N.O. brass music to descend on university
Published: Thursday, September 20, 2012
Updated: Thursday, September 20, 2012 18:09
The evolution of New Orleans’ musical history over the last 100 years will be featured on Loyola’s main campus on Sept. 28.
The Center for the Study of New Orleans is putting on their annual daylong fall event next Friday entitled Beats of the Streets, which is free and open to the public, said Leslie Parr, mass communication professor and director of the Center for the Study of New Orleans.
Beats of the Streets was chosen as the theme for this year’s annual NolaLoyola event because the center’s steering committee found in this topic a theme that incorporates Loyola’s last 100 years as well as the last 100 years of the city, said Justin Nystrom, history professor and co- director of the Center for the Study of New Orleans. Beats of the Streets will reflect the last century of music in the city, focusing on brass and jazz, said Nystrom.
Though brass music is essential to New Orleans history and culture, Parr said she doesn’t know if students take advantage of its prevalence in the city. “I think the event will be educational as well as entertaining for them,” said Parr.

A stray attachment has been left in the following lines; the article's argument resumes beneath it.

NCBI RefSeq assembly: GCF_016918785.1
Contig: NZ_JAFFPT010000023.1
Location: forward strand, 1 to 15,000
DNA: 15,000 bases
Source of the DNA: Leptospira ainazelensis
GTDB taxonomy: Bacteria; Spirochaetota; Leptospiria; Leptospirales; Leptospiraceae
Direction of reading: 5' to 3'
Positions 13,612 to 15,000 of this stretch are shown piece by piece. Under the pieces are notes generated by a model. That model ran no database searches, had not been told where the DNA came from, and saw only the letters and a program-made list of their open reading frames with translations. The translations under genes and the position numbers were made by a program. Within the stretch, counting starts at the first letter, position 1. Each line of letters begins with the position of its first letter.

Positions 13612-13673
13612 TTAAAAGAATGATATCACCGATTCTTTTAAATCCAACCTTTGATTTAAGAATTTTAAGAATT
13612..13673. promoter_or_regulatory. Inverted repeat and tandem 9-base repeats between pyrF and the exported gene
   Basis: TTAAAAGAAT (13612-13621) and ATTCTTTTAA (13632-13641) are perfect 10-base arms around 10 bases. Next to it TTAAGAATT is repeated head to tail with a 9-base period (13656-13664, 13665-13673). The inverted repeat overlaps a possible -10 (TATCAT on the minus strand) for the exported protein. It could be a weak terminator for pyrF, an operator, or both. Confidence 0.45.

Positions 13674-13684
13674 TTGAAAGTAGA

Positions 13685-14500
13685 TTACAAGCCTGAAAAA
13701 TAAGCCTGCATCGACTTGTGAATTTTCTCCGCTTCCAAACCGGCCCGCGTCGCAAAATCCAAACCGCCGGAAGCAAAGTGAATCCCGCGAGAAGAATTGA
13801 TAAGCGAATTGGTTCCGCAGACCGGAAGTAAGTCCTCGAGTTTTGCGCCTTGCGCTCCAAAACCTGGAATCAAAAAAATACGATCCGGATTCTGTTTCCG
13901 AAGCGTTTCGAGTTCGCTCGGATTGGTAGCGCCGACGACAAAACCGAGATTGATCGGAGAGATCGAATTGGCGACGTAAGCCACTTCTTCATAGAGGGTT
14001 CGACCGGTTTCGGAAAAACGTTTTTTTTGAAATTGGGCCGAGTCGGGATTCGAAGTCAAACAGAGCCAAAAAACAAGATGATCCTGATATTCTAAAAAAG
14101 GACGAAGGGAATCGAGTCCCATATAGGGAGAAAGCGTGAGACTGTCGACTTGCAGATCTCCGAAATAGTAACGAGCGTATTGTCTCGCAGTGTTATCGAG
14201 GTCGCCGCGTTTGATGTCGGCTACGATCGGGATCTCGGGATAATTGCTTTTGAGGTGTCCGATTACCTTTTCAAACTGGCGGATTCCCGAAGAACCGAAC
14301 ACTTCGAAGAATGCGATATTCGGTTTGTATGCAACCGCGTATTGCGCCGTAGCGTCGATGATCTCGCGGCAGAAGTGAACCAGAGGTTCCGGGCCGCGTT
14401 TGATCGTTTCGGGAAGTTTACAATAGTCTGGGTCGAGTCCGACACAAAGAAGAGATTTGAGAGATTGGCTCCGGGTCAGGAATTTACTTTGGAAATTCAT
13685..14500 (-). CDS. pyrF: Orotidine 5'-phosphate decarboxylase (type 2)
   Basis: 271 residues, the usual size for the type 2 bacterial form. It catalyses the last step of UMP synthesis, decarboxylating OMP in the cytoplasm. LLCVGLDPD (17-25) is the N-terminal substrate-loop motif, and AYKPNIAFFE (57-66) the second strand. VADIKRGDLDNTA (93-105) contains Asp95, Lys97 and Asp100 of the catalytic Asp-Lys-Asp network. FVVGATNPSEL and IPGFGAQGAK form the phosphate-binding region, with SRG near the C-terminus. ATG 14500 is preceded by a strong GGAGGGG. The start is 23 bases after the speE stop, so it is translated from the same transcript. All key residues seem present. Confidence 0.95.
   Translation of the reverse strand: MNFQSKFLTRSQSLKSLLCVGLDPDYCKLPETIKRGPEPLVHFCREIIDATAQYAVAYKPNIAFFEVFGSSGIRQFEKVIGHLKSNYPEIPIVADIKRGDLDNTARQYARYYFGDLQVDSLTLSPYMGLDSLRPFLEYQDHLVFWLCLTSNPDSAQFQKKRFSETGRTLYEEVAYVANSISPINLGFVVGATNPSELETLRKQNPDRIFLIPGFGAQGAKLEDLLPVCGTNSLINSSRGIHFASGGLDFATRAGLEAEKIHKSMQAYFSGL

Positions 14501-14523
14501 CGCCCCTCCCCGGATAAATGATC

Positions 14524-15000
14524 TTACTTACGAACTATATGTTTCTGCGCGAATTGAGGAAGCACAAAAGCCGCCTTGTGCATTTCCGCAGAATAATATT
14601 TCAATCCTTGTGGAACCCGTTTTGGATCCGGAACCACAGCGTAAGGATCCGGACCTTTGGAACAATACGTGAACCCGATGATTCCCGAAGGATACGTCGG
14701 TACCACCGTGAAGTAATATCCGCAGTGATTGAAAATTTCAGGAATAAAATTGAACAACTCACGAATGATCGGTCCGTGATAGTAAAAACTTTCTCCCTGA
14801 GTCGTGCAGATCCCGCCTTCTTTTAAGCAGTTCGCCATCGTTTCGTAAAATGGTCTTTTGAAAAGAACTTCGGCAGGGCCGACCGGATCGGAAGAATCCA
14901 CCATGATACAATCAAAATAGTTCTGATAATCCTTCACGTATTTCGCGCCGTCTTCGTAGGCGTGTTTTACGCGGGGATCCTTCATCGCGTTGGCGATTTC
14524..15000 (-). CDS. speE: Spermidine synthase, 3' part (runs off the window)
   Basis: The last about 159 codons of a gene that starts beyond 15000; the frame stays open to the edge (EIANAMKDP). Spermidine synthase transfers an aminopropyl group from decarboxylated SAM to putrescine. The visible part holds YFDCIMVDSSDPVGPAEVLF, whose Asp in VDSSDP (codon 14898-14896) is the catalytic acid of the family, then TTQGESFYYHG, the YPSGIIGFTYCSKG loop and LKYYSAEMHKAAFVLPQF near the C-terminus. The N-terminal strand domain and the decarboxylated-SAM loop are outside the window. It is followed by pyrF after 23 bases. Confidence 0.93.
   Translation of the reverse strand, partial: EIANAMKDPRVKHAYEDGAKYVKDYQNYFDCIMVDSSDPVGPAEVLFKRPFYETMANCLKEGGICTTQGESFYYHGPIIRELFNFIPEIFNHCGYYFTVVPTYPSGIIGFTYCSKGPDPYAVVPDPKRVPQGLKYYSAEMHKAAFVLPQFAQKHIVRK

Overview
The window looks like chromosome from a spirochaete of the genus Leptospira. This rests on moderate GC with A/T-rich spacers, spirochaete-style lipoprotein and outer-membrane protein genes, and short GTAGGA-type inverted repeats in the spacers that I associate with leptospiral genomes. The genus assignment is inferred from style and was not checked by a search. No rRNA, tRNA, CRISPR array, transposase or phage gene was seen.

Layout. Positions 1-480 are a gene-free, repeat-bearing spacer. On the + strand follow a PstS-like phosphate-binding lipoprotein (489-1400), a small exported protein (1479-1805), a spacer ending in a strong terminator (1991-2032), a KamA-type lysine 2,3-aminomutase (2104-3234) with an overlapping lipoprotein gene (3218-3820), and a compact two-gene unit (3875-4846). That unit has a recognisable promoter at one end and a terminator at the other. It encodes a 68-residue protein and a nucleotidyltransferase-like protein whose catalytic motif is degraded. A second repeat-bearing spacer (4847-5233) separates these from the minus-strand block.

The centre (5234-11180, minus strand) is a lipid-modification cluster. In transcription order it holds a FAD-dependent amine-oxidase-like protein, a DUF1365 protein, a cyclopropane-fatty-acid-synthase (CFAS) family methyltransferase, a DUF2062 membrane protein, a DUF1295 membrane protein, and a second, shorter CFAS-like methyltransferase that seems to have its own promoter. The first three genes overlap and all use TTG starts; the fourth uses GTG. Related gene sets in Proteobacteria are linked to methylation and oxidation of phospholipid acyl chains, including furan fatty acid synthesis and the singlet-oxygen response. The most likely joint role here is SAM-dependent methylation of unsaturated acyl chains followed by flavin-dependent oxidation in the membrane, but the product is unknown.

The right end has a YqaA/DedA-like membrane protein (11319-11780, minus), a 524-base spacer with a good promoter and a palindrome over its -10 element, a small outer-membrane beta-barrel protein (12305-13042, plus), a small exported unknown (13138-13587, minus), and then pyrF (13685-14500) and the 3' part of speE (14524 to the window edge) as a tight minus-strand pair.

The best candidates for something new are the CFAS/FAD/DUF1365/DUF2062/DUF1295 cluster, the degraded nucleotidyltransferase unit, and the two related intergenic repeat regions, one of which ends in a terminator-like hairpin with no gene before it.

John Mahoney, director of jazz studies and member of the Loyola Faculty Jazz Band, said brass and jazz are closely related. Brass is part of the roots of jazz, said Mahoney. In the Loyola Faculty Jazz Band’s performance, the band will try to show the connection between brass and the traditional jazz they will be playing, said Mahoney.
The NolaLoyola event starts at 10 a.m. with the showing of a film about brass music in New Orleans. Gregg Stafford of the Young Tuxedo Brass Band and Gregory Davis of the Dirty Dozen Brass Band will present the film as they are both featured in it.
At noon, food vendors will be set up in the residential quad and the Baby Boyz Brass Band will perform.
At 2 p.m., Ben Jaffe, director of Preservation Hall and member of several brass bands, will show a film on New Orleans jazz that includes rare archival footage of Louis Armstrong, said Parr.
In Rousell Hall beginning at 7 p.m., the Loyola Faculty Jazz Band will play traditional jazz music, followed by the Young Tuxedo Brass Band playing second line jazz music, and ending with the Dirty Dozen Brass Band playing modern jazz music, said Nystrom.
Mahoney thinks the rich music in New Orleans is something we should be proud of and something we should celebrate. “It’s something we want the younger people to carry on,” said Mahoney.
Aaren Gordon can be reached at firstname.lastname@example.org